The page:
Alex Jones’ Attorney Calls Him ‘Performance Artist’ in Child Custody Case

The Infowars host's ex-wife said his remarks about California Rep. Adam Schiff show he's "not a stable person."

  • Published 17 April 2017
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An attorney for right-wing radio host Alex Jones plans to argue in a custody case that the Infowars founder and host’s on-air demeanor should not be used to determine his fitness as a parent.

Randall Wilhite said of his client during an April 2017 pre-trial hearing: “He’s playing a character. He is a performance artist.”

But in a video filmed in his car on 18 April 2017, Jones appeared to reference Wilhite’s argument, saying, “We’re all actors, but I believe in what I stand for. I’m not an actor as my main identity.”

He also argued that he was never a “right-wing extremist,” saying:

I’m a thinker, I’m an open person, I am who I am. I do have a Texas accent … and I’m not talking about myself, but because they have to attack who I am everywhere and they have to misrepresent who I am and what I stand for and take everything out of context like [the movie] “A Face In The Crowd” like [Andy Griffith] does at the end of the movie where he goes: “Ha, I don’t like any of you, I’m not really real”, all this stuff. That’s not who I am. I am completely real, and everybody knows it. But the media’s so deceptive they’ll take that clip where I said “I’m not really real” and then say I said I wasn’t real.

Shortly after the video was posted, District Judge Orlinda Naranjo said that Jones was under a gag order when informed about a separate video. If Jones published the video on 16 or 17 April 2017, the judge said, she would “address it” as a violation of that order.

The video has a publishing date of 17 April 2017, and also shows Jones holding up a printout of an article published on the same day:

Jones’s ex-wife, Kelly Jones, is seeking sole custody of the couple’s three children. She said she was worried because the children are present at his home during his broadcasts:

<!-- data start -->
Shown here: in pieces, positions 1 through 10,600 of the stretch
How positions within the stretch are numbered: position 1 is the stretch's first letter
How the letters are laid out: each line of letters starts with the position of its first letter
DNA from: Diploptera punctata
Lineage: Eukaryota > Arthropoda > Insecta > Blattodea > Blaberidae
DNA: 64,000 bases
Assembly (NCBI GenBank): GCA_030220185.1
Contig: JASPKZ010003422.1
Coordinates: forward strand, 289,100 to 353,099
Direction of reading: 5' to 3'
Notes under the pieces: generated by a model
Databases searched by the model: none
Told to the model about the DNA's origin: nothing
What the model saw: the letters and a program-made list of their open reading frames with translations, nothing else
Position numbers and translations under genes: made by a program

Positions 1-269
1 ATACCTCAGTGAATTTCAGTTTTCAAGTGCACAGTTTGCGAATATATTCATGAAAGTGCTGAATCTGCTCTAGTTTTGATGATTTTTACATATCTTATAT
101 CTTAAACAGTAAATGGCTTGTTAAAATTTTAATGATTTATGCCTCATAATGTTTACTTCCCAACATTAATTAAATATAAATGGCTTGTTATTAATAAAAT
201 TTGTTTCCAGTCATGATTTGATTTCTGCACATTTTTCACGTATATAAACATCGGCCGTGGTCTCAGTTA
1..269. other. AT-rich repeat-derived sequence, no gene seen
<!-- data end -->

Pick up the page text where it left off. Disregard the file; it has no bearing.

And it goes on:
He’s not a stable person. He says he wants to break Alec Baldwin’s neck. He wants J-Lo to get raped. I’m concerned that he is engaged in felonious behavior, threatening a member of Congress.

Her remark referred to the host’s use of an anti-gay slur against Rep. Adam Schiff (D-California) in a 30 March 2017 video. In addition to that slur, Jones also issued a threat to Schiff, saying: “I’ll beat your goddamn ass, you son of a bitch.” A week later, Jones said that the statements were “clearly tongue-in-cheek and basically art performance.”

On 13 March 2017, Jones accused Alec Baldwin of trying to “defame” him and President Donald Trump in a Saturday Night Live sketch and challenged him to a boxing match, saying:

I’ll do it right now. I’ll get in the ring with you and I will break your jaw, I will knock your teeth out, I will break your nose, and I will break your neck. You coward, you think you’re tough guy, messing with little cameramen people.

A day later, he posted a follow-up video billed as an apology, which in reality was another commentary accusing Baldwin and the sketch comedy show of spreading lies about him and Trump. He said:

I’m a human. I’m actually trying to get freedom in this country. I’m trying to actually promote jobs. I’m actually trying to promote a future. I’m not a globalist eugenicist that wants a post-industrialist world. I’m for real. InfoWars is for real.

Jones, who supported Trump’s campaign for the presidency, has also claimed that the December 2012 mass shooting attack against Sandy Hook Elementary in Connecticut was staged. The school board in Newtown, where the school is located, sent Trump a letter in February 2017 asking him to denounce Jones for the allegation. As of 7 April 2017, the president had yet to respond.

Jury selection in the Jones custody case began on 17 April 2017. Naranjo told attorneys for both parties:

This case is not about InfoWars, and I don’t want it to be about InfoWars. I am in control of this court, not your clients.